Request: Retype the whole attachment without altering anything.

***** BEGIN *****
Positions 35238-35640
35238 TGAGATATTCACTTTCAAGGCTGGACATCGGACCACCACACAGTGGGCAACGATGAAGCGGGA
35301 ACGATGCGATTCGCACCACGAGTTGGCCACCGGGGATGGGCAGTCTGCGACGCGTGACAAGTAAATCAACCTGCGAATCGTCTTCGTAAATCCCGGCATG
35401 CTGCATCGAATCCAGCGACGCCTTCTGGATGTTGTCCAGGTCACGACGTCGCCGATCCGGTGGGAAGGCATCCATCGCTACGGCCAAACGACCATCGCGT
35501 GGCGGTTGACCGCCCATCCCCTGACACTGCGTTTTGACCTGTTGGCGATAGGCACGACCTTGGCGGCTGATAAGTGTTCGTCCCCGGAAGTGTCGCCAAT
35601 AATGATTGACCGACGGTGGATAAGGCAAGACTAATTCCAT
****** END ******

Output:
Positions 35238-35640
35238 TGAGATATTCACTTTCAAGGCTGGACATCGGACCACCACACAGTGGGCAACGATGAAGCGGGA
35301 ACGATGCGATTCGCACCACGAGTTGGCCACCGGGGATGGGCAGTCTGCGACGCGTGACAAGTAAATCAACCTGCGAATCGTCTTCGTAAATCCCGGCATG
35401 CTGCATCGAATCCAGCGACGCCTTCTGGATGTTGTCCAGGTCACGACGTCGCCGATCCGGTGGGAAGGCATCCATCGCTACGGCCAAACGACCATCGCGT
35501 GGCGGTTGACCGCCCATCCCCTGACACTGCGTTTTGACCTGTTGGCGATAGGCACGACCTTGGCGGCTGATAAGTGTTCGTCCCCGGAAGTGTCGCCAAT
35601 AATGATTGACCGACGGTGGATAAGGCAAGACTAATTCCAT